Together with the McCain Institute, Our Secure Future hosted a virtual event discussing the recent protests in Belarus over the fraudulent election earlier this month. Longtime President Aleksandr G. Lukashenko retained power, but the protests are the largest in the country’s history. They have been met with violent repression and widespread arrests. One important aspect of the current pro-democracy demonstrations is that women have been at the forefront of the political opposition and leading the protests in the streets.
Lukashenko is regularly referred to as Europe’s last dictator, but he has recently lost support from many of his historic allies, including the Kremlin. Most importantly, he has completely lost the support of the people of Belarus who have called for his resignation since the August 9 election. Hundreds of thousands in all corners of Belarus have joined the movement calling for an end to police brutality against protesters and a change in presidency.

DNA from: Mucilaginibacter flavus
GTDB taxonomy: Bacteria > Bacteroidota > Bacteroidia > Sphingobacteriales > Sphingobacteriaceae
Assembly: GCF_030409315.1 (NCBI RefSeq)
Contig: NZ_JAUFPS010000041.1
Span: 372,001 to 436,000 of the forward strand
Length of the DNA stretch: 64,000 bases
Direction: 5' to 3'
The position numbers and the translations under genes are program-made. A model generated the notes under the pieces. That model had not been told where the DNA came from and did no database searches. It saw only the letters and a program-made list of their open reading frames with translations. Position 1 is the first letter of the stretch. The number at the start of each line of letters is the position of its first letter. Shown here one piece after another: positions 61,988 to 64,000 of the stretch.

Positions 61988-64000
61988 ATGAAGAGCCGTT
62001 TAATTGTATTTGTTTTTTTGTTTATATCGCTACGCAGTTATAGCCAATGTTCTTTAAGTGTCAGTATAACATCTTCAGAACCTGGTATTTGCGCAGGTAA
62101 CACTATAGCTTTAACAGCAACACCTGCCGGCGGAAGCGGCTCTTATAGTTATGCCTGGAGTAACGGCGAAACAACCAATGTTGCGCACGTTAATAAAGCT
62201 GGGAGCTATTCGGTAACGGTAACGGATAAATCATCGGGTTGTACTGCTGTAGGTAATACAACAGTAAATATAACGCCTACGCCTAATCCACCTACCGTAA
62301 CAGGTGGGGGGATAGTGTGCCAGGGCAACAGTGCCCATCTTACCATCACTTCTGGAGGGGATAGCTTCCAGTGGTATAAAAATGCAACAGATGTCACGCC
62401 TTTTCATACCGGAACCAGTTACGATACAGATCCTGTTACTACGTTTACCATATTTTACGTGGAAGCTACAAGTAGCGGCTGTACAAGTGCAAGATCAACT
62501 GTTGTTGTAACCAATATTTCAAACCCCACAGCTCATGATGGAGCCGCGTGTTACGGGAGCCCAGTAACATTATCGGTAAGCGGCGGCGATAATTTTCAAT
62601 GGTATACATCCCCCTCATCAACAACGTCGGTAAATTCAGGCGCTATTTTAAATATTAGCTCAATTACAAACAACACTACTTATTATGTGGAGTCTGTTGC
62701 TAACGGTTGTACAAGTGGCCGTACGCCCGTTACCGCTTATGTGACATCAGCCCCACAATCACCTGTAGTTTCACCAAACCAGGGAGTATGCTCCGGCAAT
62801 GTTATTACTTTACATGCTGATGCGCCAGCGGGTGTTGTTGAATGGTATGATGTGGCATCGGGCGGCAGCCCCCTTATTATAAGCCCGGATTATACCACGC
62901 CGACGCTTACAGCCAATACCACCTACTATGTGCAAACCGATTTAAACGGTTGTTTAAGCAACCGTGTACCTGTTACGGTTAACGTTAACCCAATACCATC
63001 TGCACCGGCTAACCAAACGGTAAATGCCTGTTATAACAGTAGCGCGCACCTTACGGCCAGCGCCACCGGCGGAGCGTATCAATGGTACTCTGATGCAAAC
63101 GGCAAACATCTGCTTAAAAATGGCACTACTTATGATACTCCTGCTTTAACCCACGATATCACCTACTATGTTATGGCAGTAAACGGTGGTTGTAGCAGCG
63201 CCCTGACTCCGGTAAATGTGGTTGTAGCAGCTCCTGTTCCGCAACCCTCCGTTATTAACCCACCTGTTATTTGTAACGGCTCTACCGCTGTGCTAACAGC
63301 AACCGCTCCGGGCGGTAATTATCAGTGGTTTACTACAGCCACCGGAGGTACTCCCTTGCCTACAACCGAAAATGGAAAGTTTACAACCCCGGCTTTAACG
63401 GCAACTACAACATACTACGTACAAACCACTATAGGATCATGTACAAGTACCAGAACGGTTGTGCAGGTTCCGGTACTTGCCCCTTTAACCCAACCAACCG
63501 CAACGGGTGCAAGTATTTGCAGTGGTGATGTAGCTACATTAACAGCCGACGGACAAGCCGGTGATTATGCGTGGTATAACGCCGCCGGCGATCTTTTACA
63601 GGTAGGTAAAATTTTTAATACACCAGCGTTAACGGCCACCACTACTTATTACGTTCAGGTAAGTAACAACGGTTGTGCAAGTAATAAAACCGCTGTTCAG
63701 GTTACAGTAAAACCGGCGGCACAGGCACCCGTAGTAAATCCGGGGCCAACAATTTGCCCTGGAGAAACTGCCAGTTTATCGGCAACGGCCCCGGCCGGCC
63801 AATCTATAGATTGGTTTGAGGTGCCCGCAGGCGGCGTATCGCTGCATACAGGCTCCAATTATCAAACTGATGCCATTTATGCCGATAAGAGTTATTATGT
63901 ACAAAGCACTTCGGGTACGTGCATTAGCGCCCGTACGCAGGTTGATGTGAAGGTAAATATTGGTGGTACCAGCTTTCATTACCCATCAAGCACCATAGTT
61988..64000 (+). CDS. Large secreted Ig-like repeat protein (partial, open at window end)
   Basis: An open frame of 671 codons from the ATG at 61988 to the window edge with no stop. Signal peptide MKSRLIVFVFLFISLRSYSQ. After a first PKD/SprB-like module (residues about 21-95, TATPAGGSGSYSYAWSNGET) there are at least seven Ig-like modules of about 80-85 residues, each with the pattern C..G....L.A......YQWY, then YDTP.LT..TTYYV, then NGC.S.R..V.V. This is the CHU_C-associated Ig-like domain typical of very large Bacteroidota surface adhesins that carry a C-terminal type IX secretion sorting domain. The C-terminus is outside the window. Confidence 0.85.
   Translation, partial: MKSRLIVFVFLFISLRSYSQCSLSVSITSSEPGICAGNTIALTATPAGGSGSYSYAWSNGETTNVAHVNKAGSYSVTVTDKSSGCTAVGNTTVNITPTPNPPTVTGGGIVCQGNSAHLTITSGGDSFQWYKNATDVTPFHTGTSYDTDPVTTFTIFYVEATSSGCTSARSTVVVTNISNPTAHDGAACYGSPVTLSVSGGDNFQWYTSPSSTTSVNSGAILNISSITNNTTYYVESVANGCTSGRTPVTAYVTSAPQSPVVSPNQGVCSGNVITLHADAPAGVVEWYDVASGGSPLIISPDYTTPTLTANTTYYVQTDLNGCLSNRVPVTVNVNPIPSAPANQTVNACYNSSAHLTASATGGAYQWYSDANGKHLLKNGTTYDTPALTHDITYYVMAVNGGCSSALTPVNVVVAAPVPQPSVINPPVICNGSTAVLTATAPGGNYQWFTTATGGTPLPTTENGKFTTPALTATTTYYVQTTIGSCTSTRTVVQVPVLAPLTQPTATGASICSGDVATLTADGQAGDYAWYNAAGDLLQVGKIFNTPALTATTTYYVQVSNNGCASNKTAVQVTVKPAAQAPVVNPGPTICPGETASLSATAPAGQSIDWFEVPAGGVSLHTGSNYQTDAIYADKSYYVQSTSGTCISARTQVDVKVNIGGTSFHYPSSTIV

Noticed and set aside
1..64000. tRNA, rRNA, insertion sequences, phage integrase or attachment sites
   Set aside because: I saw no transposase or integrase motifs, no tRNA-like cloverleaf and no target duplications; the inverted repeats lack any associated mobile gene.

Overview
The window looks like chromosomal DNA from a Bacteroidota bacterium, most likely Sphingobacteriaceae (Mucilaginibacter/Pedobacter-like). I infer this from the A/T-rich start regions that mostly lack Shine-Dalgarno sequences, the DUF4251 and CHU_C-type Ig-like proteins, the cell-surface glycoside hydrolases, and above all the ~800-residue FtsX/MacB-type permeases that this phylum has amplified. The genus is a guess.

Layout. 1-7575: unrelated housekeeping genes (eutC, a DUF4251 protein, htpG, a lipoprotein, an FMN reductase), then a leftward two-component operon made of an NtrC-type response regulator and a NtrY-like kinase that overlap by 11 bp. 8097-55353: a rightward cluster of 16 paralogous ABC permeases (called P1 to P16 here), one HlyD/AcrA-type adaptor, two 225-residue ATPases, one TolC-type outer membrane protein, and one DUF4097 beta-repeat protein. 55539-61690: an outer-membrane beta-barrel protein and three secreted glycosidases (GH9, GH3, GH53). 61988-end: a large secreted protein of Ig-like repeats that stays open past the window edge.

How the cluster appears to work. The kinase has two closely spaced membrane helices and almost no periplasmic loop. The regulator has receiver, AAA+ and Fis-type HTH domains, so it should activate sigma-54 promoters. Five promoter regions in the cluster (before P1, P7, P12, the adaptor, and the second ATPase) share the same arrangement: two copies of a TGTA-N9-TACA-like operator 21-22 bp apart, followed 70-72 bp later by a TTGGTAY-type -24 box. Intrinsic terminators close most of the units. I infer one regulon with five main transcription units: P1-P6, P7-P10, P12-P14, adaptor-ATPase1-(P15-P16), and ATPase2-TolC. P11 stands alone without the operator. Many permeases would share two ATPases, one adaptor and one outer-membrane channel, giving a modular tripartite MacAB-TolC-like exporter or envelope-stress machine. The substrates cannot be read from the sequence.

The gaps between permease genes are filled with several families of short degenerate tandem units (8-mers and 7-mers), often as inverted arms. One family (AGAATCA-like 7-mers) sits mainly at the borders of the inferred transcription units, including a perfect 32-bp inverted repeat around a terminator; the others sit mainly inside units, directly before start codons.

On the ground in Belarus, thousands of women organized to create human “Solidarity Chains” which have been replicated across Europe in Germany, Poland, Belgium, Ukraine and Russia. Politically, women are also at the forefront of the revolution as the leading opposition candidate Svetlana Tikhanovskaya, was forced to join the race after her husband, the original candidate, was arrested and had his bid for office rejected by Belarusan authorities. Following the election she was forced to flee the country and remains in refuge in neighboring Lithuania.
Check out the video below to hear Natalia Arno, Melinda Haring, Olena Suslova and Olga Karatch discuss how women shaped the revolution, how the international community and U.S. policy can support their efforts, and lessons learned from other regional WPS efforts for Belarus.